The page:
Pat Thomson (University of Nottingham, UK)
Professor Pat Thomson PSM PhD FAcSS FRSA is Convenor of the Centre for Research in Arts, Creativity and Literacy (CRACL). Pat is known for her interdisciplinary engagement with questions of creative and socially just learning and change. Much of this work has been in collaboration with Professor Christine Hall. Pat has had a long term research partnership with Professor Barbara Kamler with whom she writes about academic writing (see publications). Her academic writing and research education blog 'patter' is archived by the British Library and posts are frequently republished elsewhere. She tweets as @ThomsonPat and has an academic writing 'patter' facebook page. Her research activities can be seen on a range of websites - the TALE project, the Signature Pedagogies project, I worked at Raleigh, the Get Wet project, Performing Impact, Cultural Value and Live Art, and Quality in Alternative Education. She is an Editor of the international peer refereed journal, Educational Action Research (Taylor and Francis). Her current research focuses on creativity, the arts and change in schools and communities, and postgraduate writing pedagogies. She is currently devoting more time to exploring, reading and thinking about imaginative and inclusive pedagogies which sit at the heart of change. She is also looking at the ways in which innovative approaches to schooling are spread with /against policy agendas - and within and between countries. She maintains an interest in the changing work of school administrators and in children and young people who do not get the full benefits of education. All of her research is underpinned by a commitment to social justice and an interest in questions of power, identity, place and agency.She has had extensive involvement in school, family and community programmes and works closely with practitioners and pupils as co-researchers. She has expertise in policy, sociology and cultural geography and has a particular interest in text-based and arts informed research methods. She frequently uses visual research methods in her work.
Educational researchers generally want their research to make a difference to policy, practice and/or teaching. ‘The difference’ is understood multiple ways – the provision of new empirical evidence, innovative argument, penetrating problematisation, insightful analysis and so on. Regardless of what is understood as ‘making the difference’, the research has to be communicated to communities that want, need or would simply like to know about it. Enter academic publication.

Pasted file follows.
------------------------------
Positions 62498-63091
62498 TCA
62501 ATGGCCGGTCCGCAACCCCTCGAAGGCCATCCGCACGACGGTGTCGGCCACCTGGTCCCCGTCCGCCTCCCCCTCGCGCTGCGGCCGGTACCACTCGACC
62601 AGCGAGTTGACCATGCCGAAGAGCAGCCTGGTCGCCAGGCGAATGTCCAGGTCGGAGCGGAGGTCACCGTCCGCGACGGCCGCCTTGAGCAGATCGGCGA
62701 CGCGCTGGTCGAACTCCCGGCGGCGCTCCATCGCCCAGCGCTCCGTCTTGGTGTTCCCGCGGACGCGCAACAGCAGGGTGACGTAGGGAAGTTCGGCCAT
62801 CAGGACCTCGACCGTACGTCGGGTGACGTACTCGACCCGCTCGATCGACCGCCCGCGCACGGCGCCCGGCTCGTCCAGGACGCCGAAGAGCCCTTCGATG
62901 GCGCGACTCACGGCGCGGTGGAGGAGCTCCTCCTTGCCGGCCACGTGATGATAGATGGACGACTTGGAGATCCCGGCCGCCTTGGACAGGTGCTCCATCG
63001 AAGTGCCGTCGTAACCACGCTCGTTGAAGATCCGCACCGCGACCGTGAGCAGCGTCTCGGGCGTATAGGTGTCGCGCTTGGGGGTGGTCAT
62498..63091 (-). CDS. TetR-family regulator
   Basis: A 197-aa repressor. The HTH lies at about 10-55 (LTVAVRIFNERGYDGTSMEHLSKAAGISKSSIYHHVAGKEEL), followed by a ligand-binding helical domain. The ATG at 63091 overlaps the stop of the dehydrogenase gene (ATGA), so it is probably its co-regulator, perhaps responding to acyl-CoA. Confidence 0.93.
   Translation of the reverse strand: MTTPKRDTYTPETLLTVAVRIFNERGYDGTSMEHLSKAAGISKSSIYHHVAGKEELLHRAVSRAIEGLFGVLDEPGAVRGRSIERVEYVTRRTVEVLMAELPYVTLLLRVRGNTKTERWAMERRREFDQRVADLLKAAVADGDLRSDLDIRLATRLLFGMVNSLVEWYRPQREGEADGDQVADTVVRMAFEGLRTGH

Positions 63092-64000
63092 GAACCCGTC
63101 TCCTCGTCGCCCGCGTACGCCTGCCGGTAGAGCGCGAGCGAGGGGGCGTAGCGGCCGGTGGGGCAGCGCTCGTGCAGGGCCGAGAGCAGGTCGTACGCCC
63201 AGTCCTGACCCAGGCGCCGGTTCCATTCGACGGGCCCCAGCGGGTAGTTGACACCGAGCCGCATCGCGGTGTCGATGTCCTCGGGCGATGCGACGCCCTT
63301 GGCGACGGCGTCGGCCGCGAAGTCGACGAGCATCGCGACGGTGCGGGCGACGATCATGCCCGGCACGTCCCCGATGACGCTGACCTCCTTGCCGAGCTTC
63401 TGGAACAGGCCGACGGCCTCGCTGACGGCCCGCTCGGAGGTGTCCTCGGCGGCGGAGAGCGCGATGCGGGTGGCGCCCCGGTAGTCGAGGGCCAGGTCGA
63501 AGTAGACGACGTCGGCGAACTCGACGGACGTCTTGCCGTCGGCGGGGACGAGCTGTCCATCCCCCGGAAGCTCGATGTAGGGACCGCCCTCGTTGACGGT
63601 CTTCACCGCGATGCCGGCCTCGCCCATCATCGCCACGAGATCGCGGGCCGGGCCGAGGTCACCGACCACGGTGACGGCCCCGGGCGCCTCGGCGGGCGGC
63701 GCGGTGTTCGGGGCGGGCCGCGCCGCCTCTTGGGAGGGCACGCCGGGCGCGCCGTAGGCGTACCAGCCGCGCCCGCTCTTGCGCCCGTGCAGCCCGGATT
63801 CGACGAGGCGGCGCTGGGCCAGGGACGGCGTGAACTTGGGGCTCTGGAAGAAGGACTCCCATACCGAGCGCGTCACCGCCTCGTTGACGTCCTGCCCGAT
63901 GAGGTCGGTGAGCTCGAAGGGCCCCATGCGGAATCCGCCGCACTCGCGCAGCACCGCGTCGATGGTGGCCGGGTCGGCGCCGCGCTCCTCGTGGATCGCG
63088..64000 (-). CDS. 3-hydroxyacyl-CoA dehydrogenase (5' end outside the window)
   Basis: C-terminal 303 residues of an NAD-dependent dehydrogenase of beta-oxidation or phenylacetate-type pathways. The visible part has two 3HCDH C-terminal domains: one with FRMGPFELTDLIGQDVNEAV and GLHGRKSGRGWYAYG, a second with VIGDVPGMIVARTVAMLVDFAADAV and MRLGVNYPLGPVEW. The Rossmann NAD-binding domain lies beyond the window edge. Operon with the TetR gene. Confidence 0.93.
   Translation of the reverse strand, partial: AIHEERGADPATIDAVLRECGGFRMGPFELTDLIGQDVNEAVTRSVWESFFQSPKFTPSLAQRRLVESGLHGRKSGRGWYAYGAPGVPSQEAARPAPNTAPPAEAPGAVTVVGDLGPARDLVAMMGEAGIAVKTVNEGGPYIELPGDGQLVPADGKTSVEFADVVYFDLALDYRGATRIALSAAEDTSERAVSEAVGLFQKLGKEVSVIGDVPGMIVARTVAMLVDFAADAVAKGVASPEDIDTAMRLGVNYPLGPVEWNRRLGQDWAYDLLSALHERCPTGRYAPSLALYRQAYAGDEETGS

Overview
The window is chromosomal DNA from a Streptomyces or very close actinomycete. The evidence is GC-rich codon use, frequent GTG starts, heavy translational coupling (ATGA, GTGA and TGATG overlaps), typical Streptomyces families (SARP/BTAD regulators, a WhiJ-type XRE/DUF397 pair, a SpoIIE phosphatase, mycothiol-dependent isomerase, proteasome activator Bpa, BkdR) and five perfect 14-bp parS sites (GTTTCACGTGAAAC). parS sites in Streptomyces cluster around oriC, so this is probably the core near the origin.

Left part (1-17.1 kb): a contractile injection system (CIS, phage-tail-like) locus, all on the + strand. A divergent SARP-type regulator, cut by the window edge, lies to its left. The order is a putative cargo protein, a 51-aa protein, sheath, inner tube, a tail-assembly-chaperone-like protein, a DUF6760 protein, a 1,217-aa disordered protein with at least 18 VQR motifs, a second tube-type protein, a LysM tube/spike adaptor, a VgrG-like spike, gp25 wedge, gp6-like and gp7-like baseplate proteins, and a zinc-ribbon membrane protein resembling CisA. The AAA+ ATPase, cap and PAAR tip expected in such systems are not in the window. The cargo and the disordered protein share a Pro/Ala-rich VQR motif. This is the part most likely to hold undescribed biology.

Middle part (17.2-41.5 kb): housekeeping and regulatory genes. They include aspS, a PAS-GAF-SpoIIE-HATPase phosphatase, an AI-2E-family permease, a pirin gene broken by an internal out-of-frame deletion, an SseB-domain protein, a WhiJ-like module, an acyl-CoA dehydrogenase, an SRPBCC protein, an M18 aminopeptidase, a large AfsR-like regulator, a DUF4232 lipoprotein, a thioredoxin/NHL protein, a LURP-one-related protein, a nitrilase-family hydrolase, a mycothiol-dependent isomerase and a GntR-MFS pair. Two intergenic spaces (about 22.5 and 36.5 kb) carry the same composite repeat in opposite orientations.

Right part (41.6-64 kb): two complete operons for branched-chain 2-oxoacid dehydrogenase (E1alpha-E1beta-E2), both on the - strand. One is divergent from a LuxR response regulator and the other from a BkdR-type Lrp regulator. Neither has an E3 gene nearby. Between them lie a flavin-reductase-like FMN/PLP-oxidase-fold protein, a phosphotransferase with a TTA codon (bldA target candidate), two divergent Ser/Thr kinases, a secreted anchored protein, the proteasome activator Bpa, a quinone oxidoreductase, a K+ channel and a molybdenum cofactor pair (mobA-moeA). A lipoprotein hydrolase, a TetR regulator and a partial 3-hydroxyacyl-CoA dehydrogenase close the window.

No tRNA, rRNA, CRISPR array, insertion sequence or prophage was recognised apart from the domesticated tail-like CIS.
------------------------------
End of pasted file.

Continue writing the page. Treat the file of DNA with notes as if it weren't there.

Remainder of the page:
Academic publication is not a neutral activity, not simply a matter of putting words on a page, meeting disciplinary conventions and then seeing the resulting papers and books in print. Academic publication is now irrevocably about geopolitics and political economies – who publishes what, where, in what language, in what medium and on what platform at what cost, and who has access to it. Furthermore, academic publishing is now the stuff of institutional audit and national league tables, performance management and promotion systems. Academic identities and their institutions are made in and through publication. Academic publication is a high stakes social practice.
The lecture examines how early career researchers, now often members of an academic precariat, can engage with this publication topography.
Hubert Ertl, Klaus Zierer, David Phillips & Rudolf Tippelt (2015) Disciplinary traditions and the dissemination of knowledge. An international comparison of publication patterns in journals of education, Oxford Review of Education, 41:1, 64-88. Hyland, K. (2016). Academic publishing and the myth of linguistic injustice. Journal of Second Language Writing, 31, 58-69. Thomson, P. (2016). Text work/identity work online. In Sugrue, C., & Mertkan, S. (Eds.). (2016). Publishing and the Academic World: Passion, Purpose and Possible Futures. London: Routledge.